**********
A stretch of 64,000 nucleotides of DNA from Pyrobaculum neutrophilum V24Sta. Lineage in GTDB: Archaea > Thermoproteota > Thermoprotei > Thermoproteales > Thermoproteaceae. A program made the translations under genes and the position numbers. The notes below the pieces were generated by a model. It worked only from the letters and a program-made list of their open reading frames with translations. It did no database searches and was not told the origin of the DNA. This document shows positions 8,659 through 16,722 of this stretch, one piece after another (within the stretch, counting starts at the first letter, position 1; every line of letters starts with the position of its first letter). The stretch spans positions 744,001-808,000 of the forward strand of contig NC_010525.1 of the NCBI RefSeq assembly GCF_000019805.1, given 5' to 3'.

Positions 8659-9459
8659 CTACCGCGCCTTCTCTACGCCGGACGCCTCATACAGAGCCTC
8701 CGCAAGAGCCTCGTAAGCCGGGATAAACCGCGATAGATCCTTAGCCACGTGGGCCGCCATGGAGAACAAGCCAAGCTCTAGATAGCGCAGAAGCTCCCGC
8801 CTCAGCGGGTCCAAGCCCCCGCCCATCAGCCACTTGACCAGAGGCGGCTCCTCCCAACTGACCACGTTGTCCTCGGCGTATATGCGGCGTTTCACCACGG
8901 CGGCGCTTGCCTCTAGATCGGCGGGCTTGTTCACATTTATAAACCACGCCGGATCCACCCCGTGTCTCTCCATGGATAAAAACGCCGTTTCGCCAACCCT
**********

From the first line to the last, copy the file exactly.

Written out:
A stretch of 64,000 nucleotides of DNA from Pyrobaculum neutrophilum V24Sta. Lineage in GTDB: Archaea > Thermoproteota > Thermoprotei > Thermoproteales > Thermoproteaceae. A program made the translations under genes and the position numbers. The notes below the pieces were generated by a model. It worked only from the letters and a program-made list of their open reading frames with translations. It did no database searches and was not told the origin of the DNA. This document shows positions 8,659 through 16,722 of this stretch, one piece after another (within the stretch, counting starts at the first letter, position 1; every line of letters starts with the position of its first letter). The stretch spans positions 744,001-808,000 of the forward strand of contig NC_010525.1 of the NCBI RefSeq assembly GCF_000019805.1, given 5' to 3'.

Positions 8659-9459
8659 CTACCGCGCCTTCTCTACGCCGGACGCCTCATACAGAGCCTC
8701 CGCAAGAGCCTCGTAAGCCGGGATAAACCGCGATAGATCCTTAGCCACGTGGGCCGCCATGGAGAACAAGCCAAGCTCTAGATAGCGCAGAAGCTCCCGC
8801 CTCAGCGGGTCCAAGCCCCCGCCCATCAGCCACTTGACCAGAGGCGGCTCCTCCCAACTGACCACGTTGTCCTCGGCGTATATGCGGCGTTTCACCACGG
8901 CGGCGCTTGCCTCTAGATCGGCGGGCTTGTTCACATTTATAAACCACGCCGGATCCACCCCGTGTCTCTCCATGGATAAAAACGCCGTTTCGCCAACCCT